Friday, August 13, 2010

Beautiful devata

A few days ago I brought you a series of giant faces from the Bayon temple at Angkor. Now its the turn of the devata who adorn the walls of Angkor Wat. Often mistakenly called Apsaras, these heavenly or sacred maidens number 1,796 at the last count. In 1926 Sappho Marchal counted 1,737 devata but probably didn't count some of the hidden ones and those located on the top towers. And all of them are different and unique, with a dizzying array of headdresses, costumes and adornments. It's an amazing feat of decoration that can be found on numerous temples inside the Angkor Park and wider afield at such places as Banteay Chhmar, Phnom Bok, Wat Athvea, Beng Mealea and Wat Phu in southern Laos. Built in the 12th century, Angkor Wat is the most recognisable symbol in Cambodia today and the devata share that limelight in all their glory. For a detailed look at the devata of Angkor Wat then you should look no further than here.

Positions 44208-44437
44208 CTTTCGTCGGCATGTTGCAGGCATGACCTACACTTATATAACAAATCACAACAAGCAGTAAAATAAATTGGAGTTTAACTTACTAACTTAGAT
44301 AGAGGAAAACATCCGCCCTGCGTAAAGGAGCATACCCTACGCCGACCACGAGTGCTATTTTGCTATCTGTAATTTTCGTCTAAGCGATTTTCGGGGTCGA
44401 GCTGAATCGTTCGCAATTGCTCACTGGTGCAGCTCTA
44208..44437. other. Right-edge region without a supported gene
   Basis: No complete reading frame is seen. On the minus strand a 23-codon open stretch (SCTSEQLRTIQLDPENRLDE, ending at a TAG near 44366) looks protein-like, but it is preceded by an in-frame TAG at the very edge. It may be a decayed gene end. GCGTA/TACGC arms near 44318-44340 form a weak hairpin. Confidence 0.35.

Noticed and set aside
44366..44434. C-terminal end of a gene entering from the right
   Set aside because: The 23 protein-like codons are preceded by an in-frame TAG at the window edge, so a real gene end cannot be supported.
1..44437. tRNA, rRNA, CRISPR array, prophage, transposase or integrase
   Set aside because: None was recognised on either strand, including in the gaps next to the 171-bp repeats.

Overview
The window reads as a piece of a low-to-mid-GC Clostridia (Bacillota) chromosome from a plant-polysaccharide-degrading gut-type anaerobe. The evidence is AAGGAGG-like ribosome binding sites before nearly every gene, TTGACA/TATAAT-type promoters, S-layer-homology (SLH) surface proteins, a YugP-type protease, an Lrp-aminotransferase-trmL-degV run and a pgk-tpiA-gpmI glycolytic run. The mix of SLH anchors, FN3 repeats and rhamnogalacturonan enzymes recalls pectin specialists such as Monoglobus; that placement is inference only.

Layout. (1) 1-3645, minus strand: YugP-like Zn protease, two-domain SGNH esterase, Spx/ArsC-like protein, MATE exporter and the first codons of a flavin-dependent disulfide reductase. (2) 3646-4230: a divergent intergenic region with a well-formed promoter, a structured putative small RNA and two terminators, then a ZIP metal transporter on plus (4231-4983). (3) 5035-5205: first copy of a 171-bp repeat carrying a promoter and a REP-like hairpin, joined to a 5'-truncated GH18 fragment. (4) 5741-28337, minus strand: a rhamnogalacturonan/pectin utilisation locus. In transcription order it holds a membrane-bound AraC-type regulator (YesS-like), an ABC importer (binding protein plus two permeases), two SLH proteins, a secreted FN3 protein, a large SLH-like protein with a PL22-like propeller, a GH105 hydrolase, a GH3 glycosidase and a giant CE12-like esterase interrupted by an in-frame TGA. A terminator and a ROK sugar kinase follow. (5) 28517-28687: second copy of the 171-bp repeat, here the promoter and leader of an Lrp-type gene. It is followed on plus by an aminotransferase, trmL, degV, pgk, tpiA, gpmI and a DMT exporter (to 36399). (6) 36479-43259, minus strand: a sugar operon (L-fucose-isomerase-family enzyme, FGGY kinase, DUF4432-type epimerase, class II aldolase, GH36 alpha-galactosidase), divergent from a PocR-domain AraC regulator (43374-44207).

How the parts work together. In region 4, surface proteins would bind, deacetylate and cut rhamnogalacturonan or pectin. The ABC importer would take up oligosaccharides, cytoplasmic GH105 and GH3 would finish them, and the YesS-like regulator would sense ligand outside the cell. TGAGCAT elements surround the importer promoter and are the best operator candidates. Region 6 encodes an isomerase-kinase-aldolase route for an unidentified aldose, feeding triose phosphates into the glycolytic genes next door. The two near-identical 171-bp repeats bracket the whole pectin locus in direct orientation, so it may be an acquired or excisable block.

Blogger Chuck said...

Much prefer the Apsaras that do not have the "polished look "

August 16, 2010 at 1:07 PM  
Blogger Andy Brouwer said...

Hi Chuck,
well its all down to opinions. actually I like both. The polished look sorta brings them to life a bit more for me I must admit. The devata on the very top level of Angkor Wat are generally not polished but the ones at the level below are. Polished by the sweaty hands of thousands of visitors over the years. It is what it is and we must remember that Angkor Wat has been open to all throughout the centuries, even when the other temples were left to rot under the tide of vegetation and in ruins.

August 16, 2010 at 3:03 PM  

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